The chief executive of housing association Threshold said housing availability in Ireland was at a “very dismal level” and called for a “moderate” eviction ban to help tenants in the short term.
ohn-Mark McCafferty said many people are homeless because they cannot find shelter and are not being accommodated by local authorities on an emergency basis.
“Ultimately we are looking for much longer leases, similar to those in other parts of northern and western Europe,” he told Independent.ie.
“Obviously we are facing a lot of evictions at the moment, our advisors are supporting people who are at risk of termination or evictions and the number is generally double the number of people we were dealing with immediately prior to the pandemic.
“The main reason for this is that smaller landlords are selling, some are exiting the market altogether, but they are selling individual properties and tenants where those evictions are in effect, those families have no choice but to vacate the home as per the eviction period.”
This year, Threshold has assisted an average of 462 monthly private tenants who have received notices from their landlord.
Most of them, 58 pieces, were given out because the landlord intends to sell the house. Threshold said this is “dramatically” different from 2019, when the charity supported 263 private tenants a month who had received evictions, half of which were for sale purposes.
This comes as government leaders are set to meet tonight to consider a possible moratorium on eviction notices (NTQs) served by landlords once they decide to evict their tenants.
Mr McCafferty said the charity was concerned that people were now securing housing in “arbitrary” ways due to the lack of availability nationwide.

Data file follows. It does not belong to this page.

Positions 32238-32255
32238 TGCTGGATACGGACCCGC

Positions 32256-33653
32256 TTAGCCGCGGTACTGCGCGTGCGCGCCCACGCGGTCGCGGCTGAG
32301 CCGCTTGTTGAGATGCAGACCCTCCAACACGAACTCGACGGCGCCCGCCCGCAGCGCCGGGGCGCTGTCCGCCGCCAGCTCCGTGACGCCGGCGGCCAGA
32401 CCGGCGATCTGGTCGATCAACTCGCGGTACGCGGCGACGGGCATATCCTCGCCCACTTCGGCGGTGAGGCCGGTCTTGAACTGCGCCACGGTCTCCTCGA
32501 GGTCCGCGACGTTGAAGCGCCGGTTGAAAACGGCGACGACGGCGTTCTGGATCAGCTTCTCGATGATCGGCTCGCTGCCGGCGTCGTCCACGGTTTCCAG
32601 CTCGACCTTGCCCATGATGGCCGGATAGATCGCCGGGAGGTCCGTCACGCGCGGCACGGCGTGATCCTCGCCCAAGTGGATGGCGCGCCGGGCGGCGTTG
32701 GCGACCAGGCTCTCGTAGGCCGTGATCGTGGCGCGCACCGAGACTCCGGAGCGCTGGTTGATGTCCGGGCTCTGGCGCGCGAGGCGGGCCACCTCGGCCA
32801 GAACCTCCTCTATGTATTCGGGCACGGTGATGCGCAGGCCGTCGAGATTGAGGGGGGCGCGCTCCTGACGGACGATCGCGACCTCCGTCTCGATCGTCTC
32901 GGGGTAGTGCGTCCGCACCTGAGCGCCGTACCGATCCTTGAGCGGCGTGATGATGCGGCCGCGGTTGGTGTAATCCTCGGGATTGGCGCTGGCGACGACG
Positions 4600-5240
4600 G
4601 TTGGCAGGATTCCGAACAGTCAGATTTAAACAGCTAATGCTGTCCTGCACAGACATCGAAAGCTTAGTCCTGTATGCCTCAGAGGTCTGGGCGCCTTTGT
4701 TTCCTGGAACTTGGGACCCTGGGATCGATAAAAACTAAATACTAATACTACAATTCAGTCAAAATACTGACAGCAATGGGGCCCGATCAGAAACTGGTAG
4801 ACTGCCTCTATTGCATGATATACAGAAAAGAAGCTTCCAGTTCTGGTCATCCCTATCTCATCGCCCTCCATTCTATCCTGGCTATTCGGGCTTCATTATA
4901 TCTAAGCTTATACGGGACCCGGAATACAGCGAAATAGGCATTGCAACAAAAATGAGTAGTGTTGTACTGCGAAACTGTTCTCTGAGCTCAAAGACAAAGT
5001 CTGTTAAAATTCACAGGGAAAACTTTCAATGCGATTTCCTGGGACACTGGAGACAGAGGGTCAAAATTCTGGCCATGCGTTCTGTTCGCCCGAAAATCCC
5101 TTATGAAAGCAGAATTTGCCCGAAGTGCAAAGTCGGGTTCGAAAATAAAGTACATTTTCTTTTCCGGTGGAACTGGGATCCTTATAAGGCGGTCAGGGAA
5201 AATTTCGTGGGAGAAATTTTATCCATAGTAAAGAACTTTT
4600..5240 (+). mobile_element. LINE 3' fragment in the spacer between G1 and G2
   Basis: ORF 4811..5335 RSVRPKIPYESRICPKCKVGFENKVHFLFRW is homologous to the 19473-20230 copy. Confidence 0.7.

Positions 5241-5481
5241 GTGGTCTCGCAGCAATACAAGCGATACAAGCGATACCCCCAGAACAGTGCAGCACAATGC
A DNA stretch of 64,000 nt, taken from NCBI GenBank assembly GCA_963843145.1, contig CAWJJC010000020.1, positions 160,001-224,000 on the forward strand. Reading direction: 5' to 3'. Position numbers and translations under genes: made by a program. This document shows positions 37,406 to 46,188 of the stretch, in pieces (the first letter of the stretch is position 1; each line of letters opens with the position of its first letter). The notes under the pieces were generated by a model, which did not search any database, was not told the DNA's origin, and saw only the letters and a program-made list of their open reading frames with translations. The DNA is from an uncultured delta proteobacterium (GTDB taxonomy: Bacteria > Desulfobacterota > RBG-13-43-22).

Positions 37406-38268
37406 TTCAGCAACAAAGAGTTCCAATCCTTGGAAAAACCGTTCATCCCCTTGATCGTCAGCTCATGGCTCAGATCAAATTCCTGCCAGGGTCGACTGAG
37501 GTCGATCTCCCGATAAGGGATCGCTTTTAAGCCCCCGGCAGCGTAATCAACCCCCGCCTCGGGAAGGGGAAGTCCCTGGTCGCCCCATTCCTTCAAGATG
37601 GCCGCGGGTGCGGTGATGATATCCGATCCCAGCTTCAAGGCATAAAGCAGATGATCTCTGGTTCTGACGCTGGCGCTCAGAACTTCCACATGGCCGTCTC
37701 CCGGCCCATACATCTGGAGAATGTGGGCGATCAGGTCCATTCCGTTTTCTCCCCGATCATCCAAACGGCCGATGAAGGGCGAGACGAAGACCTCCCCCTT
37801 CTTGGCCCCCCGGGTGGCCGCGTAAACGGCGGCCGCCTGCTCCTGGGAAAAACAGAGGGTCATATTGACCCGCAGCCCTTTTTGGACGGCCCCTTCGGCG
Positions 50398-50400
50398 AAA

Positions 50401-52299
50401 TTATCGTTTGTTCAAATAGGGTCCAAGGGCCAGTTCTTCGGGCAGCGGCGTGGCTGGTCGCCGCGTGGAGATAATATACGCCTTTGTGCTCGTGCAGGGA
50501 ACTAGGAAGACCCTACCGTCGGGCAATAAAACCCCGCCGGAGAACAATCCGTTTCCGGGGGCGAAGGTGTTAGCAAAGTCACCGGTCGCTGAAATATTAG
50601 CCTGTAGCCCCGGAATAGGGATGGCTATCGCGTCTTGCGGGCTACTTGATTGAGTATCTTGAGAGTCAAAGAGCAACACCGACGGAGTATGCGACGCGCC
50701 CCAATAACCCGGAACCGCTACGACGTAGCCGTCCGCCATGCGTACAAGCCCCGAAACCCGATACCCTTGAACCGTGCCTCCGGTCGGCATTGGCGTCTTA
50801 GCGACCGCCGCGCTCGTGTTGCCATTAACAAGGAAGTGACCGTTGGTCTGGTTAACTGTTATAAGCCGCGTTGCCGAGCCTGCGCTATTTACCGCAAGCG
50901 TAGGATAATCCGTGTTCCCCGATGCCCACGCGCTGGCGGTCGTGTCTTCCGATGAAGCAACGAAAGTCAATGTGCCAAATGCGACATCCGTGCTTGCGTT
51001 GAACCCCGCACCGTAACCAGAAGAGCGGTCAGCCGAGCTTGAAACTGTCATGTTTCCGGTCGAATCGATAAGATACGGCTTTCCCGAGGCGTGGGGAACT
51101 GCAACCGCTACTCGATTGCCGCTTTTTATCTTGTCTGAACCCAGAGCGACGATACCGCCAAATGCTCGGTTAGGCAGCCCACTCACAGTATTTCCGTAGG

“Up until four or five years ago, private renters had more options, while today there is little or no housing available in the private rental market,” he said.
“Local authorities are stretched to capacity in terms of the emergency shelters available to them, so the real concern right now is families and individuals surfing the couch and finding themselves in all sorts of haphazard arrangements.
“Before the pandemic the amount of available rental housing was going down, now it’s at a very grim level and it’s a very grim situation.”
Mr McCafferty said a “moderate” eviction ban was needed as people were caught between a “rock and a hard place”.
The charity has called for the removal of “no-fault” evictions from the Residential Tenancies Acts.
“We are reluctant to ask for this because we know it could have a longer term impact on the market and the availability of smaller landlords to provide housing. We are in dire circumstances now and we need to be careful when making a decision about a very rough measure like a moratorium,” he said.
“We recognize the concerns of smaller landlords who only have one or two properties, they house the vast majority of medium to low income private renters. We understand that they are concerned about this, but we are caught between a rock and a difficult spot here.”
Mr McCafferty said it was also very “important” to expand rent pressure zones across the country.
“While we know that rental pressure zones are not always respected, I think it is important to note that while the vast majority of tenants are covered by rental pressure zones, there are parts of the country that are not covered by rental pressure zones.
“Outside of rent pressure zones there are massive rent increases and these are areas where incomes and salaries are generally lower and so the affordability impact can be devastating for people on fixed and lower incomes, and if they pay that rent, can they do. not paying their energy or food bills.”
https://www.independent.ie/news/its-got-to-very-grim-levels-threshold-says-eviction-notices-have-doubled-as-it-calls-on-government-to-protect-vulnerable-tenants-42073748.html ‘It’s gotten to a very grim level’ – Threshold says eviction notices have doubled as it urges the government to protect vulnerable tenants